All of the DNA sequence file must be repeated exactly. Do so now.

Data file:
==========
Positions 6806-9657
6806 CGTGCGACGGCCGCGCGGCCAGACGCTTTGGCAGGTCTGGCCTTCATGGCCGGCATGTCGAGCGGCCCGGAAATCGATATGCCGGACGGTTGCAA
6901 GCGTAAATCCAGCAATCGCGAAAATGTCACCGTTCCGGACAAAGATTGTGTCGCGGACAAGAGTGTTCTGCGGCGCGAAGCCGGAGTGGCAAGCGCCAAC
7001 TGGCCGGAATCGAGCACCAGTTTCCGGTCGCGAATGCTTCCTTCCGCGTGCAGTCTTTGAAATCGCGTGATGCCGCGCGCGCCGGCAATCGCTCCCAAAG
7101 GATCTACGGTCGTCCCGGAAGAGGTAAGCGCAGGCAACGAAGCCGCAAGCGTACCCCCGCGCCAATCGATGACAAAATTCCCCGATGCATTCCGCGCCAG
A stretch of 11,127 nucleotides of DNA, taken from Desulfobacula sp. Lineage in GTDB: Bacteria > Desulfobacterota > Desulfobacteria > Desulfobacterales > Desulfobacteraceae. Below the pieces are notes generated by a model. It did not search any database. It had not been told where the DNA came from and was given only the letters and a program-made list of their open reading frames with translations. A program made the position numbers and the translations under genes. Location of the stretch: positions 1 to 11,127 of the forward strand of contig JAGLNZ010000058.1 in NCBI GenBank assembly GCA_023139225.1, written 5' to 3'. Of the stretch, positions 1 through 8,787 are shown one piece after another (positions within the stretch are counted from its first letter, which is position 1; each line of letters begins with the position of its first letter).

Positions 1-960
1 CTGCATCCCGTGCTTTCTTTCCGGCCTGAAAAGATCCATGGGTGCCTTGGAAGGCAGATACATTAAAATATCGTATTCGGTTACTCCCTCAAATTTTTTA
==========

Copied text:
Positions 6806-9657
6806 CGTGCGACGGCCGCGCGGCCAGACGCTTTGGCAGGTCTGGCCTTCATGGCCGGCATGTCGAGCGGCCCGGAAATCGATATGCCGGACGGTTGCAA
6901 GCGTAAATCCAGCAATCGCGAAAATGTCACCGTTCCGGACAAAGATTGTGTCGCGGACAAGAGTGTTCTGCGGCGCGAAGCCGGAGTGGCAAGCGCCAAC
7001 TGGCCGGAATCGAGCACCAGTTTCCGGTCGCGAATGCTTCCTTCCGCGTGCAGTCTTTGAAATCGCGTGATGCCGCGCGCGCCGGCAATCGCTCCCAAAG
7101 GATCTACGGTCGTCCCGGAAGAGGTAAGCGCAGGCAACGAAGCCGCAAGCGTACCCCCGCGCCAATCGATGACAAAATTCCCCGATGCATTCCGCGCCAG
A stretch of 11,127 nucleotides of DNA, taken from Desulfobacula sp. Lineage in GTDB: Bacteria > Desulfobacterota > Desulfobacteria > Desulfobacterales > Desulfobacteraceae. Below the pieces are notes generated by a model. It did not search any database. It had not been told where the DNA came from and was given only the letters and a program-made list of their open reading frames with translations. A program made the position numbers and the translations under genes. Location of the stretch: positions 1 to 11,127 of the forward strand of contig JAGLNZ010000058.1 in NCBI GenBank assembly GCA_023139225.1, written 5' to 3'. Of the stretch, positions 1 through 8,787 are shown one piece after another (positions within the stretch are counted from its first letter, which is position 1; each line of letters begins with the position of its first letter).

Positions 1-960
1 CTGCATCCCGTGCTTTCTTTCCGGCCTGAAAAGATCCATGGGTGCCTTGGAAGGCAGATACATTAAAATATCGTATTCGGTTACTCCCTCAAATTTTTTA